As an artist, I am not “capturing” an image. The image does not exist out in the world only to be found and collected by the photographer. Images do not exist in any form in nature. Images are the unique creations of an individual artist and brought into being through their imagination and craftsmanship. I believe that what Jerrold Levinson (American Philosopher) wrote concerning the making of musical works applies to photographic works as well – that “they do not exist prior to the composer’s compositional activity, but are brought into existence by that activity“.
Knowing why we do something can give us insight into what we are doing presently and motivate our choices going forward. I came across one explanation of why artists create the work they do which I find apropos. Artists, it is suggested, create works that help them fill in for something that is missing in their lives. I can see that explanation of motivation being true with certain works I make. There have been times when I felt the need for more beauty, peacefulness, or simplicity around me. There are many stressors in life, and creating imagery that balances those stressors by emphasizing peace and simplicity seems like a logical explanation. These works then are expressions of that desire.
One piece that I come back to often when feeling a desire to unwind is titled A Ripple, A Blade of Grass. It is an image of grasses reflected in pond water in Acadia National Park . A minimalist image, it really only consists of lines against a monochromatic background. I find it both soothing and engaging though. The simplicity of it is calming, yet there are lines that create triangles (due to the grasses reflection in the water), a shape that imparts a sense of action. Also, the ripples in the water have created zig-zag patterns that serve as visual contrast to the straight lines and add a sense of tension through the implied motion. I applied a sepia tonality to the piece to lower the visual harshness of a stark black and white.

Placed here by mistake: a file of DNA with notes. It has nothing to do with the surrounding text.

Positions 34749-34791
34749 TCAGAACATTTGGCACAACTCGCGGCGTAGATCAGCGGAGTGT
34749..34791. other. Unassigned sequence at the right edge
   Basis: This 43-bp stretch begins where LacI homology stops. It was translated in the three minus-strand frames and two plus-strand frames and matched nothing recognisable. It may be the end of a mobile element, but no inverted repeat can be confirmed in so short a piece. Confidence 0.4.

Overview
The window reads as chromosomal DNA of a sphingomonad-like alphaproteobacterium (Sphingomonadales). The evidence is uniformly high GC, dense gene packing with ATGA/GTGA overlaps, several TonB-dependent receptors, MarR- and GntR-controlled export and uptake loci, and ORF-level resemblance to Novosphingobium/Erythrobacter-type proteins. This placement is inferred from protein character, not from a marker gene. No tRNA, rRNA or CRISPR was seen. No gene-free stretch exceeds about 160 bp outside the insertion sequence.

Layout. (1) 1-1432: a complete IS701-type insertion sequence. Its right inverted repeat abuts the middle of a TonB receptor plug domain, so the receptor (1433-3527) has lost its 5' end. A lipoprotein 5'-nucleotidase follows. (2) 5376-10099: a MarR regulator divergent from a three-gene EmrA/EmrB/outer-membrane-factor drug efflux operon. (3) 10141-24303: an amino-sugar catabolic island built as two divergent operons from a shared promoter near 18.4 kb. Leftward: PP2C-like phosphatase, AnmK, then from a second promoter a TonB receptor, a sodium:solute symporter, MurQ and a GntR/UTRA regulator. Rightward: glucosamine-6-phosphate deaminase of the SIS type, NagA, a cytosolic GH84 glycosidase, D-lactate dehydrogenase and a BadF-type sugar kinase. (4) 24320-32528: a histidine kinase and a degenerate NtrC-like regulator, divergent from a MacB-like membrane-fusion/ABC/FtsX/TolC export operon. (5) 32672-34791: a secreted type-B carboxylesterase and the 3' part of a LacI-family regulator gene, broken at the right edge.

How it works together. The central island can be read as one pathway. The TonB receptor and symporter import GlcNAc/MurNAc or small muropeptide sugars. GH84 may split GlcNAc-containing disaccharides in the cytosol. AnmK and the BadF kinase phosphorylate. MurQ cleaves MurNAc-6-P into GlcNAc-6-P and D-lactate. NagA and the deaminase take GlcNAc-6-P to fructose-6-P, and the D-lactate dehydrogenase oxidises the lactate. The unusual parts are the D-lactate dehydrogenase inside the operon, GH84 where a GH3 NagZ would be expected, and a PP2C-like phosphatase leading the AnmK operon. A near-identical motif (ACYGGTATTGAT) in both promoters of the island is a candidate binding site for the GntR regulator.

This type of imagery is not easy to make because as a result of it being minimalist, every element that is included becomes more important to the piece. Finding the right balance in a minimalist work is part of the challenge however, and for that I am often working from a gut feeling.
I’m currently reading two books on aesthetics which I find fascinating. I’m still at the beginnings of both books but already they have me contemplating the “why” of art more deeply. As an artist I create from a relish for nature, a relish for beauty, a relish for life. It is a consciousness raising experience and one that lifts my humanity. I respond to natural beauty through aesthetic experience and translate that into my own interpretation, striving to create something beautiful in itself. When I respond to a field of grass aesthetically, I’m not trying to recreate that field. What I am doing is trying to relate my unique aesthetic experience of that field to a viewer so that they may feel about it the way I did.
If I am successful with my creation then I have affected some response in the viewer which raises their consciousness and relish for life as well.
The process of getting into the various shows I do each year requires a sometimes complex set of actions. The most important starting point is deciding with which images I will represent myself. These must be images that are visually strong, have been made within the past few years, and authentically represent my personal aesthetic. It is a rather stressful process because I can’t know how any show juror(s) will respond to my work. As a full time, independent artist, getting into shows, and more prestigious shows especially, can greatly affect my livelihood.
All I can do is send in the work that excites me most, represents who I am as an artist, and hope for the best. Different shows have different submission processes, but most now charge an application fee just to have one’s work considered. Then there’s the show fee, often a fee for electricity, travel costs, hotel costs, food……..and so on. As an independent artist, I am both the creator of the artwork, manager of the business, and the art dealer.
My 2017 show schedule is beginning to take shape and will be updated on my website soon. But, the process is just at it’s beginning and I am updating my image selection for applications. The image above is one I selected for this year. It is part of a series I am doing on meadow grasses and other botanical subjects. For this series, I have been primarily using a few antique lenses made about 60 years ago. Using an adaptor to fit the lens on my Fuji camera, I’m creating images that are quiet, peaceful, reflections of my feelings while in the field and my personal aesthetic. My work may be seen HERE